The International Information Center for Geotechnical Engineers

Monday, 14 January 2019 01:00

Pioneering grout monitoring using thermal imaging

Pioneering grout monitoring using thermal imaging Pioneering grout monitoring using thermal imaging.

For the first time, thermal imaging was used to monitor grout penetration in two shafts segmentally constructed by precast concrete rings.

The shafts, located on the Thames River, were constructed as part of a gas pipeline that links Chelsea with Battersea. The project incorporates the replacement of a 29-km intermediate pressure gas pipe. It will ultimately provide a significant connection between Fulham and Battersea main. 

The 1st shaft was built by caisson techniques while the 2nd using the underpinning method. The project addressed difficult soil conditions (alluvium and river terrace deposits) before reaching the well-known London Clay. The cylindrical structures must be waterproof and therefore grout was pumped around the concrete rings.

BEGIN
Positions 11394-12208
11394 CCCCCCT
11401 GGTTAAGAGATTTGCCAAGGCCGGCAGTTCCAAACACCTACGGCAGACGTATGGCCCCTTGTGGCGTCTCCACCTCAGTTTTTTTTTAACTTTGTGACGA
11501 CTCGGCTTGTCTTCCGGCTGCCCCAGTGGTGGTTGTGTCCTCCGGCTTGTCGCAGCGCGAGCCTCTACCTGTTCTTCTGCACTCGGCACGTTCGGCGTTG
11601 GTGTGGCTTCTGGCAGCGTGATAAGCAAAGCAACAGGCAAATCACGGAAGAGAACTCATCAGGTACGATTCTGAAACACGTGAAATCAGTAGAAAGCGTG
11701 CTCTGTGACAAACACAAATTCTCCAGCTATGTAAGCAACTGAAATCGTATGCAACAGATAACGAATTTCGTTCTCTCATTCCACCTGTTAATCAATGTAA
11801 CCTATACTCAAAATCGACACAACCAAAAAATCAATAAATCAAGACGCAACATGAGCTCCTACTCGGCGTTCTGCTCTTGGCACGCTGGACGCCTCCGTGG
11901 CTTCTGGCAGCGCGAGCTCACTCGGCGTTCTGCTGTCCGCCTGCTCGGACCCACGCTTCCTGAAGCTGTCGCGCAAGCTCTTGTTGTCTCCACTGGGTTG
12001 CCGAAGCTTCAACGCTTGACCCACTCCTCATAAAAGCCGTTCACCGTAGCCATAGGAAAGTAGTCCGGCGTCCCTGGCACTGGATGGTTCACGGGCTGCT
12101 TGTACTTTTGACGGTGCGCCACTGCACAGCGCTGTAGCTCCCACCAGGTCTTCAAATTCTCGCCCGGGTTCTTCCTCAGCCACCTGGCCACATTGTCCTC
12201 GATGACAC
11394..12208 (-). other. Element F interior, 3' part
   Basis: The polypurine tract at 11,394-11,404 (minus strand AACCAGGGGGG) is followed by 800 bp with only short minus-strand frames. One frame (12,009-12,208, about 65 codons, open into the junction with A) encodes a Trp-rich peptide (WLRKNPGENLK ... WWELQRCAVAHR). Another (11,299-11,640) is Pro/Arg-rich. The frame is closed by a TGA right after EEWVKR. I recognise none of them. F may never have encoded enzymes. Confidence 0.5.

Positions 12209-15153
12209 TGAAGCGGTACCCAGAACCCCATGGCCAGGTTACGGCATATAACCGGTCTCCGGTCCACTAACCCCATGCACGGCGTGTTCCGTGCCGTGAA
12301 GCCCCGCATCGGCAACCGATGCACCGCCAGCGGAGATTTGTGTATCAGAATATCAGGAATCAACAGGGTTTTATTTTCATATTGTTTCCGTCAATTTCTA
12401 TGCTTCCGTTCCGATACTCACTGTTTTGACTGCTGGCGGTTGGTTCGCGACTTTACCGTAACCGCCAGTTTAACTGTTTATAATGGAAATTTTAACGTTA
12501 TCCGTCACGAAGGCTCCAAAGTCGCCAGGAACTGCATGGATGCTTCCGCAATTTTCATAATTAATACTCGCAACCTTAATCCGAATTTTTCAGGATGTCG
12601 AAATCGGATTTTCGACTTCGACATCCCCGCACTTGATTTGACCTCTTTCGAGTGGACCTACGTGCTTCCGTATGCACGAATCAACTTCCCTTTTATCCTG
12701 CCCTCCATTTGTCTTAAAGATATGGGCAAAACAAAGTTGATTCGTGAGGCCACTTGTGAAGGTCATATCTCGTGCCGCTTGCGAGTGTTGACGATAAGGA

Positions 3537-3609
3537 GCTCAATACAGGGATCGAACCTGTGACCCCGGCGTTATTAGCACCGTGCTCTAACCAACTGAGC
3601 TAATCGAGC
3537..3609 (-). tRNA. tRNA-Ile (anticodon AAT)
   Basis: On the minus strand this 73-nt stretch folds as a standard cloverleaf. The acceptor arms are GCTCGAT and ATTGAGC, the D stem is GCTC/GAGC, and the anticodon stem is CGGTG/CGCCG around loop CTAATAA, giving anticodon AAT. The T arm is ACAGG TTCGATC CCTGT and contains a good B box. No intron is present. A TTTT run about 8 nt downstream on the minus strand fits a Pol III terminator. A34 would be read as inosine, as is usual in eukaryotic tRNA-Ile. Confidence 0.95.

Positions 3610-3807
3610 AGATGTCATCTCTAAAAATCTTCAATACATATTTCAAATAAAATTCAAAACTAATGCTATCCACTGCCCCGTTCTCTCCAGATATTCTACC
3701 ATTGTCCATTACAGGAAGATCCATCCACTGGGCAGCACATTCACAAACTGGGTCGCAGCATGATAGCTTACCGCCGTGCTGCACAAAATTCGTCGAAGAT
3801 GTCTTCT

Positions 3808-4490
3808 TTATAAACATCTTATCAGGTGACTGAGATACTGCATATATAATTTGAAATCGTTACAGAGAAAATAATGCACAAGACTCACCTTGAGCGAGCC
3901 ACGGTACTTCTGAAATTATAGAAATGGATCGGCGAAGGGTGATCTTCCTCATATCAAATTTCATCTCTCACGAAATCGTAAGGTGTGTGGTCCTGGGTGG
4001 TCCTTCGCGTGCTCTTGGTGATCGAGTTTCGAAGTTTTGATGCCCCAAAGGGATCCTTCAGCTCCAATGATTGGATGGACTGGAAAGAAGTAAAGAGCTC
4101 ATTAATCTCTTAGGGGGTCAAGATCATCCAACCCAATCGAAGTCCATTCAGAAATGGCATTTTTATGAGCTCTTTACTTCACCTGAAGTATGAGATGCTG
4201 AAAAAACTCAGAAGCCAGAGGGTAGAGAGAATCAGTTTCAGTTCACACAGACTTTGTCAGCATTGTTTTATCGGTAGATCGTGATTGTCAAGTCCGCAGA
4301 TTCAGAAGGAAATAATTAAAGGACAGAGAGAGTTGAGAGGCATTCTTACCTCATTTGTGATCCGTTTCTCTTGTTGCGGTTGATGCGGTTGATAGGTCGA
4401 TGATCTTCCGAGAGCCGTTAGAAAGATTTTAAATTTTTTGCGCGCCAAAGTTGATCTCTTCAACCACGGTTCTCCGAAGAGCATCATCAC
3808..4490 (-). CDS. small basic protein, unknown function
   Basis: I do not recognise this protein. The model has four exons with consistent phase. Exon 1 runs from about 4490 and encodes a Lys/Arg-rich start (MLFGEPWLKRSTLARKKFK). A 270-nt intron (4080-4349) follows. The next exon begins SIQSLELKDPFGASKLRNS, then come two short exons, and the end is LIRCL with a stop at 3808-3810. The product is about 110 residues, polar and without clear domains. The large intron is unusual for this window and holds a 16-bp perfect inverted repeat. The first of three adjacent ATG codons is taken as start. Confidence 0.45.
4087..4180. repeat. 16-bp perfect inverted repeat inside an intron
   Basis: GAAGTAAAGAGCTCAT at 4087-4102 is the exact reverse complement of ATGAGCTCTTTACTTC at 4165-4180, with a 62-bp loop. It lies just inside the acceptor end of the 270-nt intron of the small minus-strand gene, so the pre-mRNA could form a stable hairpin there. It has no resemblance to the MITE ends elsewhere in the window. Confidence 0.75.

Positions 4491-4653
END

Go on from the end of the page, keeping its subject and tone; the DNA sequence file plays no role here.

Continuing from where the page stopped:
Typical grout penetration monitoring includes implementing pressure gauges attached to the concrete rings. This method has proven to have some disadvantages as the distance between the gauges creates an uncertainty concerning penetration in between. "On large shafts and tunnels the gauges could be 2m or more apart, making it difficult to be sure about grout penetration in the middle. Sometimes the pressure recorded can come from soft ground rather than grout. This could result in settlement," Barhale contracts manager Ovi Frunza stated.

Thermal imaging provides a solution to that problem. When injected, grout's temperature is increased due to a chemical reaction between cement components and water. Therefore, a thermal camera can detect areas with different temperatures where the grout has not penetrated enough. "In practice there can be as much as 5°C difference between the areas where the grout has penetrated and where it hasn't. This makes it very easy for us to identify areas where secondary grouting or increased grouting pressure is needed," Frunza added.


Read 260 times Last modified on Monday, 14 January 2019 13:44

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